Palace: Poverty could’ve been worse
By Christine Avendaño
Philippine Daily Inquirer
MANILA, Philippines—Malacañang Monday admitted that the problem of poverty and hunger remained a challenge to the Arroyo administration but added that it could have been “even worse” had the government not acted to cushion the world financial crisis last year.
Deputy Presidential Spokesperson Gary Olivar was reacting to a statement by Albay Gov. Joey Salceda, an economic adviser to the President, that the rich got richer in the past nine years of the Arroyo administration while self-rated hunger almost doubled from 11.4 percent in 2000 to 20.3 percent in 2009.
Olivar said this was “perhaps the only major sore spot in a sea of good news about the President’s economic legacy,” but added that there were various ways that one could “put this trend in proper context.”
In a statement he read at his regular press briefing, Olivar said, “It is possible—sometimes even inevitable—to have more growth with more income inequity—the latter being the source of more hunger” but not the other way around.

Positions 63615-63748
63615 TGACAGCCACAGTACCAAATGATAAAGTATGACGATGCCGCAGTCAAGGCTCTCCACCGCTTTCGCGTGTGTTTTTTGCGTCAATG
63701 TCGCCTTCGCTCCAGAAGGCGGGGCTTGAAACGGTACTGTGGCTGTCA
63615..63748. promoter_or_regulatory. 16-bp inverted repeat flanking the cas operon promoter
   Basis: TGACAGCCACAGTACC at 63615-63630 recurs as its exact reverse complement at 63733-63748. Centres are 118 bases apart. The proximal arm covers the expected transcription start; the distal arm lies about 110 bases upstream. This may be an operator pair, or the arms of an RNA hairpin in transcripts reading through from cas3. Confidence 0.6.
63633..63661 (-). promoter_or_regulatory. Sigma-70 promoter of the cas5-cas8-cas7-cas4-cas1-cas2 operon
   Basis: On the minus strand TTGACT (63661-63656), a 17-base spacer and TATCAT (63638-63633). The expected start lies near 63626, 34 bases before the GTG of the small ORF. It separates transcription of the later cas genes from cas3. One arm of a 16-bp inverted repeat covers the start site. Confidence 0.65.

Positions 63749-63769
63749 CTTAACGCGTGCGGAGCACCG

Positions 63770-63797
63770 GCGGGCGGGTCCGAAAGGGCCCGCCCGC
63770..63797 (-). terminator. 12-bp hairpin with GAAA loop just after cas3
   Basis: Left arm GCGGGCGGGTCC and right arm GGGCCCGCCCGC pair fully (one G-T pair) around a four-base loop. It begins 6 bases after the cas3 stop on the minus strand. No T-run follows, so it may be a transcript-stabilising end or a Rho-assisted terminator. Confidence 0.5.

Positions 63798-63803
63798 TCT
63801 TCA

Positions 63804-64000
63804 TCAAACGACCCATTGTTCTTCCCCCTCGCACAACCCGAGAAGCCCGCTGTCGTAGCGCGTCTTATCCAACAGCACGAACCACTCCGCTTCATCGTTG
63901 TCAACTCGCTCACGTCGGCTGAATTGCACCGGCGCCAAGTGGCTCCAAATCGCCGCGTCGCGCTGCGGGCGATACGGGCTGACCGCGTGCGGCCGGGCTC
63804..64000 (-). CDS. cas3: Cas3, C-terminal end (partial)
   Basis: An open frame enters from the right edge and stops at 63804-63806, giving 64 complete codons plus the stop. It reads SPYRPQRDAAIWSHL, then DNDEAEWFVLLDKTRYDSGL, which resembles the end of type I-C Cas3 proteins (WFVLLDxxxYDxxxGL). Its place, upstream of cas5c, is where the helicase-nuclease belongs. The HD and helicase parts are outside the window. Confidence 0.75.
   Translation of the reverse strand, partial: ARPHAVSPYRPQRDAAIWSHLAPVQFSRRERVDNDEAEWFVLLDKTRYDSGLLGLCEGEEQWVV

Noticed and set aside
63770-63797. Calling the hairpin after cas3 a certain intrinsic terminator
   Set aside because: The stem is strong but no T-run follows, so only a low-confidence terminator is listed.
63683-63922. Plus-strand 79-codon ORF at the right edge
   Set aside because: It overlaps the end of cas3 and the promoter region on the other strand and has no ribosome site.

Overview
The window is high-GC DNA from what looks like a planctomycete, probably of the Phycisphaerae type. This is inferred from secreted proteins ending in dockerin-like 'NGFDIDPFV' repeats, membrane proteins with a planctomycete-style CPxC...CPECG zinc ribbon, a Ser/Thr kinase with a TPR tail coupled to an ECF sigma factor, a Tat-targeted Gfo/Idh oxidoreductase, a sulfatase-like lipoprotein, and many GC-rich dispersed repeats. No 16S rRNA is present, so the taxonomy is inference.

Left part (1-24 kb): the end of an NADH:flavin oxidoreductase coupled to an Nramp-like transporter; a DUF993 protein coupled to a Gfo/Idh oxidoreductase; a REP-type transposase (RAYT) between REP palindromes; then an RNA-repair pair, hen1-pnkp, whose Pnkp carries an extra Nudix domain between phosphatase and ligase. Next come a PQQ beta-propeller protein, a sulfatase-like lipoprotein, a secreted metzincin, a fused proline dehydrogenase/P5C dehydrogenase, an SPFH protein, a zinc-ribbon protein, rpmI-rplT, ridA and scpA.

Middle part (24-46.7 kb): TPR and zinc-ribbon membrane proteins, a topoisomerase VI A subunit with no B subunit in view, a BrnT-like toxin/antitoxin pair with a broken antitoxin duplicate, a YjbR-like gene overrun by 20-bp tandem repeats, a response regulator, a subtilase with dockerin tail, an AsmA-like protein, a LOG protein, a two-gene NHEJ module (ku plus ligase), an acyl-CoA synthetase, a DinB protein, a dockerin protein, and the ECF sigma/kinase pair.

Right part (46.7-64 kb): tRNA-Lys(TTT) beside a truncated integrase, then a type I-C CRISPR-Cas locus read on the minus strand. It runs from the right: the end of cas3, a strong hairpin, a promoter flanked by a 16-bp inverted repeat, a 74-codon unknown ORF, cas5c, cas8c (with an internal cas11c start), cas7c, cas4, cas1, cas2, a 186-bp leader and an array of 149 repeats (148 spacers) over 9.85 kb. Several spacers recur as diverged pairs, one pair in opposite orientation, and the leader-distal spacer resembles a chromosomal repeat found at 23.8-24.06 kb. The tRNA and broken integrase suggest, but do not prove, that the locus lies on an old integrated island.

“In other words, had we not avoided the recession last year or grown more slowly than we actually did, our problems with hunger and inequity would likely be even worse,” he said.
Olivar also pointed out that surveys on self-rated poverty had “gradually declined over the years from nearly 74 percent of households toward the end of the Marcos years, through a lower 62 percent in 2001 at the start of the Arroyo term, and more sharply down to only 46 percent by the last quarter of 2009.”
He said President Arroyo had implemented many programs to help the poor—from conditional cash transfers to cheaper rice and medicines to scholarships.
Olivar underscored Salceda’s figures showing that only one-third of the P3.1 trillion in net profits of the top 100 companies was reinvested.
“How much of the two-thirds of that amount that was pocketed as dividends found their way through the charity of the privately wealthy into the lives of the needy and hungry among us?” Olivar said.
“These questions bear answering in the event many of those same businessmen go around complaining about how government isn’t doing enough about poverty and hunger,” he said.
Olivar continued: “Perhaps the most productive way to address this issue is to frame it as part of the continuing agenda for national economic development—one that we hope the next administration will take up as a priority, building upon the worthwhile initiatives already started by the current leadership.”
Salcedo had said “the oligarchies were just too sturdy” to allow overall economic growth to trickle down to the poor. However, he also lamented that the state was too weak to take stronger measures because of opposition charges that Ms Arroyo had cheated in the last election.